Awards and honours

In 2007, O'Hearn was granted a Royal Society Wolfson Research Merit Award.[7] In 2011, O'Hearn and Samin Ishtiaq were awarded a Most Influential POPL Paper Award.[11] With Stephen Brookes, Carnegie Mellon University, he was co-recipient of the 2016 Gödel Prize, for the invention of Concurrent Separation Logic.[8] Also in 2016, he was elected Fellow of the Royal Academy of Engineering (FREng) and co-received the annual CAV (Computer Aided Verification) award.[9][10] In 2018, he was elected Fellow of the Royal Society (FRS), and was bestowed with an Honorary Doctor of Laws from Dalhousie University.[6][7][5]. January 2019 saw O'Hearn honoured with another Most Influential POPL Paper Award, which he shared with three colleagues.[4]


  1. Reynolds, John C. (2002). "Separation Logic: A Logic for Shared Mutable Data Structures" (PDF). LICS.
  2. O'Hearn, P. W.; Pym, D. J. (June 1999). "The Logic of Bunched Implications". Bulletin of Symbolic Logic. 5 (2): 215–244. doi:10.2307/421090. JSTOR 421090.
  3. "Infer static analyzer".
  4. "POPL 2019 Most Influential Paper Award for research that led to Facebook Infer". Facebook. 17 January 2019.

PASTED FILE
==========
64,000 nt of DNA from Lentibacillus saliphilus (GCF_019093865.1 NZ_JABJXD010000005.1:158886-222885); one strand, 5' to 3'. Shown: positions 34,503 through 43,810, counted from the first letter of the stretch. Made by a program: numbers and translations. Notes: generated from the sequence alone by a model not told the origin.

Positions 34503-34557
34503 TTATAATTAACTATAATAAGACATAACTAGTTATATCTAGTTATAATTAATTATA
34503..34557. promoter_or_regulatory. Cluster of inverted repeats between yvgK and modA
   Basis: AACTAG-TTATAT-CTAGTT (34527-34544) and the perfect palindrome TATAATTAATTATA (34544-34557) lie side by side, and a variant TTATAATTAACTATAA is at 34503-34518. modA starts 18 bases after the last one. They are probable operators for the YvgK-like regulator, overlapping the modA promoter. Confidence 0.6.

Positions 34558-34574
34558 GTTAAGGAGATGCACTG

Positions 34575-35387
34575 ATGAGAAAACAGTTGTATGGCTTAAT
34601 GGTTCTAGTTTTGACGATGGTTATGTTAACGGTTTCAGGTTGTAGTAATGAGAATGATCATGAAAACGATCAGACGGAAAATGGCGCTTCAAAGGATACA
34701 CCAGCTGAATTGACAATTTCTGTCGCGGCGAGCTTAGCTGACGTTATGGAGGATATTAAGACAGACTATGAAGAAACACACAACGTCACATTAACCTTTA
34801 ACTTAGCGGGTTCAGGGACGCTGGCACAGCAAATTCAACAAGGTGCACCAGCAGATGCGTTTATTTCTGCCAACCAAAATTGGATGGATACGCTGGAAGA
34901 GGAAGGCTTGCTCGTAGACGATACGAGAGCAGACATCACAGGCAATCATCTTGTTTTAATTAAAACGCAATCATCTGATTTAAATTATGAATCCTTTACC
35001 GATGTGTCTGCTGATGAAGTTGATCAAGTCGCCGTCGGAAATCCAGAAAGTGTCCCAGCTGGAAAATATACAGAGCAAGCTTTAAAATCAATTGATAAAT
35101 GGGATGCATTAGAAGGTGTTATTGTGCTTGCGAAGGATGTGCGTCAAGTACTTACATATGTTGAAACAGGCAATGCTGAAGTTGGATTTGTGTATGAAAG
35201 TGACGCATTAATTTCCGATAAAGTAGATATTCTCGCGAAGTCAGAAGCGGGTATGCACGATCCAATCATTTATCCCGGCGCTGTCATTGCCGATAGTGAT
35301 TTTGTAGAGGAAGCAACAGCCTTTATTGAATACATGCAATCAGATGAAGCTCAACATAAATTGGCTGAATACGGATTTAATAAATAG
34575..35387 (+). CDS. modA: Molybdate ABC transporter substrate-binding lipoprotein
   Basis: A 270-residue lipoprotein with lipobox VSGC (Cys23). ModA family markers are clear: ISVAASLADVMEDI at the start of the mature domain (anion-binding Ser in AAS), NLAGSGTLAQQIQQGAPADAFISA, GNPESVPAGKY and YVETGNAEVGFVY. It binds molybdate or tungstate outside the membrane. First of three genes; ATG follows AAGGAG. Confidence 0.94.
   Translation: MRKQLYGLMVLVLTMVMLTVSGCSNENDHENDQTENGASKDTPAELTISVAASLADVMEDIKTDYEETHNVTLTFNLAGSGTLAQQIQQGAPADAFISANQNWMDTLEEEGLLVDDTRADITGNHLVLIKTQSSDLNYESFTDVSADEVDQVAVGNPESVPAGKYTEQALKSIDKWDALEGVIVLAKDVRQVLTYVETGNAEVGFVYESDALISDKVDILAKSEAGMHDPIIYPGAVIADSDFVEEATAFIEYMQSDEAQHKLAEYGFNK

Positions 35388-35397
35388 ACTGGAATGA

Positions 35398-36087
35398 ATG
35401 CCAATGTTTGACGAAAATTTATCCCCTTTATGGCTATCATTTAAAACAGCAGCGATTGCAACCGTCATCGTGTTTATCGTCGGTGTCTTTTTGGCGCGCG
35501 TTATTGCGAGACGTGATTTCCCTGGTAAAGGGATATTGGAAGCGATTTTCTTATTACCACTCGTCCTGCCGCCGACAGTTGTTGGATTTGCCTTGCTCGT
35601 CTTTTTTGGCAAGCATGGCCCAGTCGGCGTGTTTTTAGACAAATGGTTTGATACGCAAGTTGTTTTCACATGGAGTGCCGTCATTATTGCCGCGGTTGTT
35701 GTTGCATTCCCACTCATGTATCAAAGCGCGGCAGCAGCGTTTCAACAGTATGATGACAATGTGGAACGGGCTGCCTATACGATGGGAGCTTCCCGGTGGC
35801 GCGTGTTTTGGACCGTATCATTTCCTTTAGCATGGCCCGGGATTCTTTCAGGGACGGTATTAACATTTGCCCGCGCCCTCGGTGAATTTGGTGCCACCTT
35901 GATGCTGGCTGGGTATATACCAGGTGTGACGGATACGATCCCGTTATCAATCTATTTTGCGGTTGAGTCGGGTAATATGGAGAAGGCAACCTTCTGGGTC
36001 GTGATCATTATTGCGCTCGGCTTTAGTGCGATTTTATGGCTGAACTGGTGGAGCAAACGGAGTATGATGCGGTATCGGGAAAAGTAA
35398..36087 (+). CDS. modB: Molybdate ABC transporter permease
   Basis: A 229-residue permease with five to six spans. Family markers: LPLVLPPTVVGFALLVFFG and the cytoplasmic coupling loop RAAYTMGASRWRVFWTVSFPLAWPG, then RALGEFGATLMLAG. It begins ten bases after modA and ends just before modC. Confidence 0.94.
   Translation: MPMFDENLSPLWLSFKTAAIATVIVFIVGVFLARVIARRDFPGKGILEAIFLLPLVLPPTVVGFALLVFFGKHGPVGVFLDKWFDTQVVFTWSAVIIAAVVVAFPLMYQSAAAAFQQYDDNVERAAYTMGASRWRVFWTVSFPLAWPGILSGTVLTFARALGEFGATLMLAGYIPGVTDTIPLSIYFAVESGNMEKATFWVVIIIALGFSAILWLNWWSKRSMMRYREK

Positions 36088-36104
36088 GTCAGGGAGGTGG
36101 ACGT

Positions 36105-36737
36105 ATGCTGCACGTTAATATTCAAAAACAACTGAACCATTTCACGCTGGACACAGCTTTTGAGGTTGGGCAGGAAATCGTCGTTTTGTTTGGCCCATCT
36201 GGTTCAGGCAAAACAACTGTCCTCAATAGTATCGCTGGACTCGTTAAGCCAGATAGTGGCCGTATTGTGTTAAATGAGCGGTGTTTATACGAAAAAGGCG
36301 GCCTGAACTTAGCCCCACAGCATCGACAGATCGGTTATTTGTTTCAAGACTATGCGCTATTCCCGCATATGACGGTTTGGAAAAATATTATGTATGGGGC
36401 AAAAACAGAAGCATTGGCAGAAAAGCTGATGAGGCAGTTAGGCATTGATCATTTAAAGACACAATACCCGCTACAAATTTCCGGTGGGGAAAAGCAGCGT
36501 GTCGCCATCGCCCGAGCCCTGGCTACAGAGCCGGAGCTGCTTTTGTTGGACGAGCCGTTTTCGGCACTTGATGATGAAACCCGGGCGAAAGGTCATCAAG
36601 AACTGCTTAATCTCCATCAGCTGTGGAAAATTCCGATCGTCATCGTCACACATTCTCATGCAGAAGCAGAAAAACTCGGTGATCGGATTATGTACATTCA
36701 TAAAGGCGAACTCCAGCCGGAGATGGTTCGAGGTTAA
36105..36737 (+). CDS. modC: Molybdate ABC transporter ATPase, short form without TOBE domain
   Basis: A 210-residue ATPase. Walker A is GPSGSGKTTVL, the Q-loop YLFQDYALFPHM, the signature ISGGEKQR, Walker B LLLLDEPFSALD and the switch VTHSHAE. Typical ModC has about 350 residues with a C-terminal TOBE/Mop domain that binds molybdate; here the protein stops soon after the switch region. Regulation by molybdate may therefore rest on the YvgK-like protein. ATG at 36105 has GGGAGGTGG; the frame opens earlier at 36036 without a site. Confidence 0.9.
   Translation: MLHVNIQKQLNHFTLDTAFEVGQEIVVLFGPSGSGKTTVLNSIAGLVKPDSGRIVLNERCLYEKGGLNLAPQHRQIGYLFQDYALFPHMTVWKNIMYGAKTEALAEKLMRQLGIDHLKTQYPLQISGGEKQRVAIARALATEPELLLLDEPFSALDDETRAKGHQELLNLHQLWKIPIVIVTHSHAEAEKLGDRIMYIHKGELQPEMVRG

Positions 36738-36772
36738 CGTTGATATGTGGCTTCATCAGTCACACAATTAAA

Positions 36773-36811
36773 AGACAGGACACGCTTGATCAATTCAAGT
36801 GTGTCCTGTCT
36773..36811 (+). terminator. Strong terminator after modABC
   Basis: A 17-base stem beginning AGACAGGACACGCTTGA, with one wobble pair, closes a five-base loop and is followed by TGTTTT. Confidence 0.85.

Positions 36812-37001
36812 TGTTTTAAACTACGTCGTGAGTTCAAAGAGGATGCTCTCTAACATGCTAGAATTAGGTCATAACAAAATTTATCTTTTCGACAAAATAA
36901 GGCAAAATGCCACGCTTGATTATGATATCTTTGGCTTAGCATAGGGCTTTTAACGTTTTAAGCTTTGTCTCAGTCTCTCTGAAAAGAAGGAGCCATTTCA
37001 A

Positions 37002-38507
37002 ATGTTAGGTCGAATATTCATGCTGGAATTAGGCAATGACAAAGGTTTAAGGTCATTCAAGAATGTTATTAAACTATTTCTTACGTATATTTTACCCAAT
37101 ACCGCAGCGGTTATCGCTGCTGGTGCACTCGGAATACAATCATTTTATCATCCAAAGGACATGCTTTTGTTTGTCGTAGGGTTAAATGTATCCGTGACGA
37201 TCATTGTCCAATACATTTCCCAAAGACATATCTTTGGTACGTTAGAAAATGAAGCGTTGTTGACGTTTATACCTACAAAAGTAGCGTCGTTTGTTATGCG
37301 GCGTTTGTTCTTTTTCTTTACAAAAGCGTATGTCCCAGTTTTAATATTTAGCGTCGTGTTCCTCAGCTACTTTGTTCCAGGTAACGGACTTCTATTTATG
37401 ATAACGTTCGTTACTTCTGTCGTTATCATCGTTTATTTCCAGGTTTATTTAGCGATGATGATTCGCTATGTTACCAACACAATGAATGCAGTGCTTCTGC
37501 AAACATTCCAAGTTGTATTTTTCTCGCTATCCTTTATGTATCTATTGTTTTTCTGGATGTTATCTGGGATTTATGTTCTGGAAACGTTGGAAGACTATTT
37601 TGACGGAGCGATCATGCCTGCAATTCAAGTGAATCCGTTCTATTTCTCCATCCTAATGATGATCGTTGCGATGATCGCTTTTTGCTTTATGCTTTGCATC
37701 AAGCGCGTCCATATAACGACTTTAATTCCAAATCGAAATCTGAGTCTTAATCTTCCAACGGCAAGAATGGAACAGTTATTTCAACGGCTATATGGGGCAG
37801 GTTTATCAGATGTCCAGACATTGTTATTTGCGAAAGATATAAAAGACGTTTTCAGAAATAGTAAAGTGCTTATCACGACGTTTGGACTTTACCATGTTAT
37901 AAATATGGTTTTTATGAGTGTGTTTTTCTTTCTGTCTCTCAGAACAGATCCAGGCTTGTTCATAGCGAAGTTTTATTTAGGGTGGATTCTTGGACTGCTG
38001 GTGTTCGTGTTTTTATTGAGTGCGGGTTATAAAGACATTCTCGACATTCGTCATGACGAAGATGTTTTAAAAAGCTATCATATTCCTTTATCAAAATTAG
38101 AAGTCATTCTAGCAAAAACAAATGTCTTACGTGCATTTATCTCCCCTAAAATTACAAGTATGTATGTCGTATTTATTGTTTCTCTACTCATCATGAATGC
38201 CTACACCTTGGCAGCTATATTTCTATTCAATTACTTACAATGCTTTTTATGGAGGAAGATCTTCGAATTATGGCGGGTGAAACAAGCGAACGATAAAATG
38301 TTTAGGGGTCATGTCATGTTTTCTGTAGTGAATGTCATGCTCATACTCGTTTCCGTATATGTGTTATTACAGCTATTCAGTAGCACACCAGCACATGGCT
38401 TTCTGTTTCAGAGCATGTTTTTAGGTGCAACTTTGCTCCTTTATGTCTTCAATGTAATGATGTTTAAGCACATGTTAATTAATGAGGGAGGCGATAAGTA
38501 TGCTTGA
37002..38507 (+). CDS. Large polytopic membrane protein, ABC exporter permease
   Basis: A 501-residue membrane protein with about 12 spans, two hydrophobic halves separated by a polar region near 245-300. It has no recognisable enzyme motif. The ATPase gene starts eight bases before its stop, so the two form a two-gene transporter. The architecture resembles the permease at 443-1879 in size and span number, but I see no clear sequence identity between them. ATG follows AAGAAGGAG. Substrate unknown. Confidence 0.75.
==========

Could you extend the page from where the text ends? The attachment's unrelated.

6. "Distinguished scientists elected as Fellows and Foreign Members of the Royal Society". Retrieved 15 May 2018.
  7. Anon (2018). "Professor Peter O'Hearn FRS". London: Royal Society. Archived from the original on 7 June 2018. One or more of the preceding sentences incorporates text from the website where:
    “All text published under the heading 'Biography' on Fellow profile pages is available under Creative Commons Attribution 4.0 International License.” --"Archived copy". Archived from the original on 11 November 2016. Retrieved 7 June 2018.CS1 maint: archived copy as title (link) CS1 maint: BOT: original-url status unknown (link)
  8. Chita, Efi. "2016 Gödel Prize".
  10. "Four Facebook Employees Win the Prestigious CAV Award". Facebook. 5 September 2016.
  11. "Computer Science professor wins prestigious award". Queen Mary University of London. 3 February 2011.
  12. Peter O'Hearn publications indexed by Google Scholar
  13. Peter O'Hearn at the Mathematics Genealogy Project
  14. Olivier Danvy, Peter O'Hearn and Philip Wadler (editors), Festschrift for John C. Reynolds's 70th Birthday. Theoretical Computer Science, 375(1–3):1–350, 1 May 2007. Editorial, pages 1–2.doi:10.1016/j.tcs.2006.12.024
  15. "Peter O'Hearn". Facebook Research.
  16. "Peter O'Hearn".
  17. Peter W O'Hearn, Curriculum Vitae Archived 2011-07-19 at the Wayback Machine, Queen Mary, University of London, UK.
  18. "Facebook Acquires Assets Of UK Mobile Bug-Checking Software Developer Monoidics – TechCrunch".
  19. "Continuous Reasoning: Scaling the Impact of Formal Methods". Facebook Research.
  20. "Facebook open sources RacerD: A tool that's already squashed 1,000 bugs in concurrent code". TechRepublic. 19 October 2017.
  21. "Spring Newsletter" (PDF). 2012.